Lew Alcindor quickly found out about the realities of married life. He agreed to go to Houston's Astrodome last Friday for the NBA-ABA supergame even though he had another date that same day—to marry Janice Brown in Washington. Apparently he figured that the nuptials would be performed in the morning, the newlyweds would hop a jet to Texas and he would go out with the guys that night. So much for men's lib.
No sooner did the former Miss Brown become Mrs. Alcindor than the groom found his schedule changed. His bride informed him she did not care for a busman's honeymoon, or at least that is what Lew told Oscar Robertson on the phone three hours before tip-off time. It was a thumping victory for young love, and it made the supergame considerably less super.
Which is not to say that the affair in Houston did not have its spectacular aspects. Considering that the game was announced only 17 days before the playing date, it was astounding that an independent producer, who paid about $180,000 for television rights, lined up enough sponsors and 197 stations to guarantee that it would have the largest audience ever to watch basketball. Equally unexpected was the solidarity demonstrated by the two players associations. Although some franchise owners threatened the players with an assortment of injunctions, fines and suspensions, only one of the stars, other than the absent bridegroom, failed to appear. Kentucky's Dan Issel was apparently henpecked off the ABA team by the Colonels' management.
The game itself was not a triumph of artistry, largely because many players—such as the NBA's Nate Thurmond and John Havlicek—had not touched a ball for two months prior to the brief practice session on the day preceding the game. But it was exciting enough to be at least semisuper. The play was much more aggressive, particularly in the second half, than is usually the case in All-Star Games, and the score was close throughout. In losing 125-120, the ABA proved that its top players match the NBA's better than any but its most irrational fans had foreseen. Alcindor's honeymoon enhanced the game's competitiveness. The NBA certainly would have won much more easily had he made it to the Dome on time.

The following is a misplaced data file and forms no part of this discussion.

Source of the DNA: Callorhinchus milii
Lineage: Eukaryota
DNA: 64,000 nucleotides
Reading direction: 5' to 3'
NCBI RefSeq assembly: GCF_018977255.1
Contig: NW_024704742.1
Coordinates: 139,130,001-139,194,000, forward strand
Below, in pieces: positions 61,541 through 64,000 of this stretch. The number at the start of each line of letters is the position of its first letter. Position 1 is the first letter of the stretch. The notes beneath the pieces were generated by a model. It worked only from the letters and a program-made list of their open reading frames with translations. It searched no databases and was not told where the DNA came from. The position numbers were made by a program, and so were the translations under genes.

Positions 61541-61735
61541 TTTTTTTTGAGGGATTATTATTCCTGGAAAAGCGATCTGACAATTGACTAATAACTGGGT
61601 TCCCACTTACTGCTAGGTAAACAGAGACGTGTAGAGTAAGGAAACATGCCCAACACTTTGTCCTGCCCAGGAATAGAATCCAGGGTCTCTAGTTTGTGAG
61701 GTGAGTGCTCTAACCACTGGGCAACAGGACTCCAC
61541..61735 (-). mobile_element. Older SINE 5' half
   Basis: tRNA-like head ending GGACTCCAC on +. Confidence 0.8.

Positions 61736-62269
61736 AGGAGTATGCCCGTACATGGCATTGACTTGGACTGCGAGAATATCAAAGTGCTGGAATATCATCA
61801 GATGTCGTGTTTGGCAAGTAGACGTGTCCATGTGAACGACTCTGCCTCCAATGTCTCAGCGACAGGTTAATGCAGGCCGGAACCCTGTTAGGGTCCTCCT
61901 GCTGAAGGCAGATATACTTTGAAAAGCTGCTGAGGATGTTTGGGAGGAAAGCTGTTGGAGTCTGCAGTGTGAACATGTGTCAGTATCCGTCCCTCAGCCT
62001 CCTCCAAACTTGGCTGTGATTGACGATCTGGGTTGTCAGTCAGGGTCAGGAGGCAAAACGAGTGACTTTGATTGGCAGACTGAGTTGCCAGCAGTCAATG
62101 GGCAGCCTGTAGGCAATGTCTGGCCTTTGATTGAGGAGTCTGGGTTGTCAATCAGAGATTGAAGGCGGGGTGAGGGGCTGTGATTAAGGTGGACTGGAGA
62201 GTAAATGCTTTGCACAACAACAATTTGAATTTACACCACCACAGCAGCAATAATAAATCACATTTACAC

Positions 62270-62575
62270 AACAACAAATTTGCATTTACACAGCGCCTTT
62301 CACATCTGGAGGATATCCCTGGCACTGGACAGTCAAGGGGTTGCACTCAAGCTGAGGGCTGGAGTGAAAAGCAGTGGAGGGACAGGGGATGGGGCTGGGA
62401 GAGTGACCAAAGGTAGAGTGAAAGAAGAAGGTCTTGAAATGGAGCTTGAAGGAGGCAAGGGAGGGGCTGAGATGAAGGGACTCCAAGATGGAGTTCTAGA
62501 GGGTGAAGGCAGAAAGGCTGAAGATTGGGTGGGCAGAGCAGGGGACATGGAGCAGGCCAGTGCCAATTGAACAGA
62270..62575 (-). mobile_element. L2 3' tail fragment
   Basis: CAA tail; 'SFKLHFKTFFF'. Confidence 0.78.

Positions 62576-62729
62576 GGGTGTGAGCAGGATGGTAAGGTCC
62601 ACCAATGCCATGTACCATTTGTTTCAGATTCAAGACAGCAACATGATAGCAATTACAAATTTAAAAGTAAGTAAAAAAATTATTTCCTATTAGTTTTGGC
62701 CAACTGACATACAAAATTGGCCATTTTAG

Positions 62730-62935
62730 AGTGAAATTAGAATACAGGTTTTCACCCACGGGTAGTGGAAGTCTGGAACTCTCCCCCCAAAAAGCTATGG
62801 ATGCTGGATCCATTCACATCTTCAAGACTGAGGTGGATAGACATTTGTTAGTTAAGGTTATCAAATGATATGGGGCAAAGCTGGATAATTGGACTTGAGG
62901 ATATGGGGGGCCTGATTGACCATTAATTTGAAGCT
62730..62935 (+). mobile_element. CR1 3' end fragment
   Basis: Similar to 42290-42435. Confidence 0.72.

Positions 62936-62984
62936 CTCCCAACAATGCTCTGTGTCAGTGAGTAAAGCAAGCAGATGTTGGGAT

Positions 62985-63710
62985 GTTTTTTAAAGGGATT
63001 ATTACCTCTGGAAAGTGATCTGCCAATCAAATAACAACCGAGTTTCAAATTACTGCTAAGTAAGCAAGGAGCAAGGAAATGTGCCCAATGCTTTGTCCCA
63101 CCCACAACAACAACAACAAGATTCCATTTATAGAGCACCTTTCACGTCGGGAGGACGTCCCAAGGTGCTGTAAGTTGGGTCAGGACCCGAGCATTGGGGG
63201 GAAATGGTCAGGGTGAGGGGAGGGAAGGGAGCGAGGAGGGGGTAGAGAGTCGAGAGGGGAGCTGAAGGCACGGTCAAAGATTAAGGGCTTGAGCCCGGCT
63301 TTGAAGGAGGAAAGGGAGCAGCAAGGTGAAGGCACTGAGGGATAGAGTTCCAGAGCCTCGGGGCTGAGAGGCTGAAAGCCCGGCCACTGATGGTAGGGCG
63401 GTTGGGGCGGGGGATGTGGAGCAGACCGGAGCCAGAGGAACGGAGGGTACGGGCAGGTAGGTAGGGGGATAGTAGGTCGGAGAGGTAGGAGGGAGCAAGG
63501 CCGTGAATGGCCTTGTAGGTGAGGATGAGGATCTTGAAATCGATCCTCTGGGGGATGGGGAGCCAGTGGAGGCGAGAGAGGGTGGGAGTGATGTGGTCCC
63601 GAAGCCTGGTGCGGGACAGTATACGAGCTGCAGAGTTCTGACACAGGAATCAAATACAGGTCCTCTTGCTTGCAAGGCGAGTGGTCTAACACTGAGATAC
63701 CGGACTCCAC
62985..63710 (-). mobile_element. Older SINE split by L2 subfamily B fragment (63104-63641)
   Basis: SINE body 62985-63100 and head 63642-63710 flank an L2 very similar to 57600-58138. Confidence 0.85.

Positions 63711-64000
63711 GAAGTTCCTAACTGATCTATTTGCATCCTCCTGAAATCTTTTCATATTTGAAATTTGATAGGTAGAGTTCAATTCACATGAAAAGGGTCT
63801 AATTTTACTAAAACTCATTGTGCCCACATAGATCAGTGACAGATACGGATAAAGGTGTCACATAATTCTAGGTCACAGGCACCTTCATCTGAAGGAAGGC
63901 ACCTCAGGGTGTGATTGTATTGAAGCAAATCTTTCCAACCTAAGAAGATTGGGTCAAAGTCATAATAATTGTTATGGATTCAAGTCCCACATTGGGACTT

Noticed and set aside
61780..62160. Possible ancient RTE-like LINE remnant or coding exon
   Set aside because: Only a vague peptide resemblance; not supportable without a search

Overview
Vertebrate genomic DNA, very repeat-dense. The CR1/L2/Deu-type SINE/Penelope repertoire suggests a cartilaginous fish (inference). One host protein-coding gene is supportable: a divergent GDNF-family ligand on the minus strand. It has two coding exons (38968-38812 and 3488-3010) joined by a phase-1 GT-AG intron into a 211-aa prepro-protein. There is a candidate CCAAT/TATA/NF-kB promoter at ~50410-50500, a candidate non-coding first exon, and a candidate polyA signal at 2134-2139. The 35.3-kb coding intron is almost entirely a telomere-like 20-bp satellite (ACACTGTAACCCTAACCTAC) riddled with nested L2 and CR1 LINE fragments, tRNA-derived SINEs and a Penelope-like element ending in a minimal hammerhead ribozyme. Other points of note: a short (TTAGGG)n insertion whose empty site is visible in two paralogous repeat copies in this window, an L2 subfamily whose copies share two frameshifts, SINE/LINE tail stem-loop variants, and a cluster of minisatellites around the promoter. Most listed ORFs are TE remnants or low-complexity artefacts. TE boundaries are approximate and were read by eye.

Lew was not the only absentee. Astrodome officials had predicted a crowd of at least 25,000; only 16,364 purchased tickets, a good number for basketball, particularly out of season, but not up to the Dome's standards. A month ago, for example, 18,459 came to see that good old Texas pastime, a lacrosse match, between those two Lone Star favorites, Johns Hopkins and Navy. One reason for the smallish crowd is that the Dome remains the world's worst basketball arena. Center court rests approximately on second base, and the nearest box seats, priced at $10, are a smartly hit fungo away. The distance muffles the cheering and seems to dampen the enthusiasm, if there is any for the pros in Houston. In the past two years the city has sent an ABA franchise off to friendlier territory in North Carolina and killed off an NBA expansion team before it could even hire its first player.